You are correct that the best practice in any mapping exercise is to capture the entire storage area by placing your sensors at the limit of the usable space. This is an easy concept to apply in small units such as refrigerators and incubators. But even then, a similar discussion comes up: If I map a 1 cubic meter refrigerator, with my corner sensors 10 cm from the adjacent sides, am I obligated to never place my sensors out of these bounds? In practice, it’s hard to prevent the users from placing items outside the mapped space of a refrigerator. And we can all probably agree that the 10 cm doesn’t make a difference.
In a large space, such as a warehouse, the challenge is the opposite. We will usually need to store things on top of the top racks, but there is no easy way to get our sensors above the top rack safely, especially in a warehouse that's in use.
You are again correct that the only way to confirm 100% that the product storage locations on the top racks are within the temperature specifications is to get sensors up there.
I will offer these three ideas on how to resolve the issues posed here:
1) Anytime I have ever mapped a warehouse, we have put the sensors up as high as we could on the racks. And in most instances, this meant there was product storage above the sensors. This is one of the real-world facts that don’t always fit with the perfect world we’d like to see in our studies. So, your contractor is more or less correct.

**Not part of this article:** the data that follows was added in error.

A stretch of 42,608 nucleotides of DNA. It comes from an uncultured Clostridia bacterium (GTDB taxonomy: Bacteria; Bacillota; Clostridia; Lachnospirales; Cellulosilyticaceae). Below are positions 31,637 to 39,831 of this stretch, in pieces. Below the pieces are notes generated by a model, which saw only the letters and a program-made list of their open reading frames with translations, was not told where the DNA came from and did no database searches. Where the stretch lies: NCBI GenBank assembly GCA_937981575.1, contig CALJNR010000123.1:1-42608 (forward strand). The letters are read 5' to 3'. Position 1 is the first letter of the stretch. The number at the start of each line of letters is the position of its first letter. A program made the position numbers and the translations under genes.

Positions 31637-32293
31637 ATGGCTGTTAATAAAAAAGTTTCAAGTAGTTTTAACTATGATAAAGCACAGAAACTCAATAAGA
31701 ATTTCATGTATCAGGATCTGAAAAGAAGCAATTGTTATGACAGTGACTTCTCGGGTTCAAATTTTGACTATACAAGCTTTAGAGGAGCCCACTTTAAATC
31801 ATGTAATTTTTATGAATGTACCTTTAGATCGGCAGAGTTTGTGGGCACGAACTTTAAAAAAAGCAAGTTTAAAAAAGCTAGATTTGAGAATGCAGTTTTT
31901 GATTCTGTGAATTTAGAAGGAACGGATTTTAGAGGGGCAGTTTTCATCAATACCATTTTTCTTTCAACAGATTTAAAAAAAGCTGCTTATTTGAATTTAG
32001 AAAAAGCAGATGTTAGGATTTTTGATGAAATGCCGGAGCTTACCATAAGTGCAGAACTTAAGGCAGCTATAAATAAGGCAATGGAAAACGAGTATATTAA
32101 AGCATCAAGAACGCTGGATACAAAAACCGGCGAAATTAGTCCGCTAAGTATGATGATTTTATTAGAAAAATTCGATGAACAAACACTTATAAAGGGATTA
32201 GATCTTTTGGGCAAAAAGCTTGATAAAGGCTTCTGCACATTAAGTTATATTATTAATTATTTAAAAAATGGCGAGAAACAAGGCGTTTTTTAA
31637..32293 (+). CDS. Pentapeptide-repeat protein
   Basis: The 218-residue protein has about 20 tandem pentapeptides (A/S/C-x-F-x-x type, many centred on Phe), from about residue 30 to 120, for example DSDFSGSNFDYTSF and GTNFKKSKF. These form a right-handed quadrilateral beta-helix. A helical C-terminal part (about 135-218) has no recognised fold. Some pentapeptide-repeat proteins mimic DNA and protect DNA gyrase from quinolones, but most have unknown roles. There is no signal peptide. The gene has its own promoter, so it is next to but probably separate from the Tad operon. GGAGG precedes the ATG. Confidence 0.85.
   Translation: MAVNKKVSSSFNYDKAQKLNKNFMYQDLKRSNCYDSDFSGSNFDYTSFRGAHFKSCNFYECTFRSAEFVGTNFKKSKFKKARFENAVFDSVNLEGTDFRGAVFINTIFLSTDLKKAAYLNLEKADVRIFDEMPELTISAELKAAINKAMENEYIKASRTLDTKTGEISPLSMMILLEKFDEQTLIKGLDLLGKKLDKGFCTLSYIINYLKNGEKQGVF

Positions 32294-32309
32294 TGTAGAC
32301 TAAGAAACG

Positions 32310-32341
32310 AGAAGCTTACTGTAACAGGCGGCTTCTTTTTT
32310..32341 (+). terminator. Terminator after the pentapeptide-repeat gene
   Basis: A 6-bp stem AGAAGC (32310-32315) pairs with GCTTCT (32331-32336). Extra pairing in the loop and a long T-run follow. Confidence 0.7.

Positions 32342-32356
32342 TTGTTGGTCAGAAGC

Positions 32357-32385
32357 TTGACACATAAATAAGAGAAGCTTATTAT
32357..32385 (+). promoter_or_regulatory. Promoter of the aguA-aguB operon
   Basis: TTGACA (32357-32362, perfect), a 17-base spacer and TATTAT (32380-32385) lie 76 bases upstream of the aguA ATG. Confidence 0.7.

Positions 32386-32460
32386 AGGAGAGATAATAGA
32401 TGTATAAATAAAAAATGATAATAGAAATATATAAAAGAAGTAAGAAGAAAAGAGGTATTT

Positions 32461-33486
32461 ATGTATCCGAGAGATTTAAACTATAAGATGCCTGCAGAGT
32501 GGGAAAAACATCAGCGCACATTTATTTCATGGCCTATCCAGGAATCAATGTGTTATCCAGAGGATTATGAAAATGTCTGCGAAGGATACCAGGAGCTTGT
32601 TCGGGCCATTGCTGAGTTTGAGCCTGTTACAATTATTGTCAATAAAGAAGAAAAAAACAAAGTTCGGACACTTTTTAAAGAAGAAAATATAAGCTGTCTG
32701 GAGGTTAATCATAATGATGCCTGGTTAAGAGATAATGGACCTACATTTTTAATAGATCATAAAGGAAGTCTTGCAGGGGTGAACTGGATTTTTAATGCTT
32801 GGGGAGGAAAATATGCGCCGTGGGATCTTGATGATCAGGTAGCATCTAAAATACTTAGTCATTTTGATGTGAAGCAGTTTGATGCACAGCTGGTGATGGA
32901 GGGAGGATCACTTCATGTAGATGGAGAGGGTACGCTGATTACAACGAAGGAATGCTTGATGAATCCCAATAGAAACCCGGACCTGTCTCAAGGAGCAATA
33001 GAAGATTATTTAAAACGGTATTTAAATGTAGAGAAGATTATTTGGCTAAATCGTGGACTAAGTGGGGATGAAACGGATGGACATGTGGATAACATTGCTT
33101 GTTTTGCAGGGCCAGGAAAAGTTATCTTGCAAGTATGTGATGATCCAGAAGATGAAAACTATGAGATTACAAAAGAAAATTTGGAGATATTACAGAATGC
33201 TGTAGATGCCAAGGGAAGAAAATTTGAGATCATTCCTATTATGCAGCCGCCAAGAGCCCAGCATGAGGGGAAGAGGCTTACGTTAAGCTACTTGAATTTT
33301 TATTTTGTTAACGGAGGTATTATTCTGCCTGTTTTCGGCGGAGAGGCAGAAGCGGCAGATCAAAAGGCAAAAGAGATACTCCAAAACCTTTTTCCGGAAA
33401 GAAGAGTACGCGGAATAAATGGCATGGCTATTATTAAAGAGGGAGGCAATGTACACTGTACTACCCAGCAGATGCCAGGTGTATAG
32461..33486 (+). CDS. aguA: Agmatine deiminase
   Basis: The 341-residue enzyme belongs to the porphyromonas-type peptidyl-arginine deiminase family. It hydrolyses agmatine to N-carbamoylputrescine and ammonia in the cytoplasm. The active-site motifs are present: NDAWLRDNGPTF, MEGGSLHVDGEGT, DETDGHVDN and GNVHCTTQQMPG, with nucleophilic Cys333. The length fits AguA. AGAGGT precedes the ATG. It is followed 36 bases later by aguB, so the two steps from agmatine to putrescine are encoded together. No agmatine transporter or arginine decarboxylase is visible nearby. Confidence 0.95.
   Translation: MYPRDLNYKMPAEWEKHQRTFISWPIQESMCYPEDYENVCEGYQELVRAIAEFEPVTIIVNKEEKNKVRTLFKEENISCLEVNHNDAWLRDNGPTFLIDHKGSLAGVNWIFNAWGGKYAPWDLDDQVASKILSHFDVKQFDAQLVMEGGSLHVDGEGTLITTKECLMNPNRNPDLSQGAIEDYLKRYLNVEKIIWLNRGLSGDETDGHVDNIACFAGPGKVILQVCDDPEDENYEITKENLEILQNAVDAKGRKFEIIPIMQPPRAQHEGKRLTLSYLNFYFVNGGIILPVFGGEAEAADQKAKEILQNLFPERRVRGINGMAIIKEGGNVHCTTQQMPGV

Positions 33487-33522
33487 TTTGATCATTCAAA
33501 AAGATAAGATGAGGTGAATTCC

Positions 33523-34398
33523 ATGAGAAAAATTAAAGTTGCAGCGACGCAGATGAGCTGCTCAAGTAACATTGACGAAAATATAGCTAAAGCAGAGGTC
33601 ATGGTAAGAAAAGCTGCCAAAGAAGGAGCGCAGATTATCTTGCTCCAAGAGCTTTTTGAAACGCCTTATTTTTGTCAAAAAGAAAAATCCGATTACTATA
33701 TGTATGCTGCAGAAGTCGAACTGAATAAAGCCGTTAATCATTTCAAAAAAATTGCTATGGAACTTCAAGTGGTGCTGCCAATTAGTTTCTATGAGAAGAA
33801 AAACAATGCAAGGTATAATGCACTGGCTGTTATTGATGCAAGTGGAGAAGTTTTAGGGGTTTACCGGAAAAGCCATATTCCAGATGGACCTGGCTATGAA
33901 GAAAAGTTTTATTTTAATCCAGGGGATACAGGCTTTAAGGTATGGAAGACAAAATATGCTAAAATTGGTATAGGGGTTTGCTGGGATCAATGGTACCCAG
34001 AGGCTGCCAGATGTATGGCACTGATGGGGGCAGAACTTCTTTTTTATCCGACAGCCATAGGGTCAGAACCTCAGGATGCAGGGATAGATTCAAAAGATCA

a. (There have been a few instances where we did place sensors above the actual storage area by placing the sensors on the ends of poles. But the data was not convincingly different, except a few cases where the sensors were placed near HVAC vents.)
2) You have data from the top plane. If it is well within temperature limits, then you have nothing to worry about. If it is very near the temperature limits, then perhaps you have something worth investigating. But then the issue is not with the sensor placement, it is with the warehouse controls.
3) If you were to be audited and there was a problem found with the sensor placement, it wouldn’t be a big issue. You are ahead of the game by even mapping your warehouse. Despite it being a GMP requirement, many companies fail to comply with this. At worst, I expect the auditor would ask you to merely place the sensors higher on your next scheduled revalidation. It would be extremely surprising if an immediate revalidation were demanded.
I hope this information is useful in your decision-making process.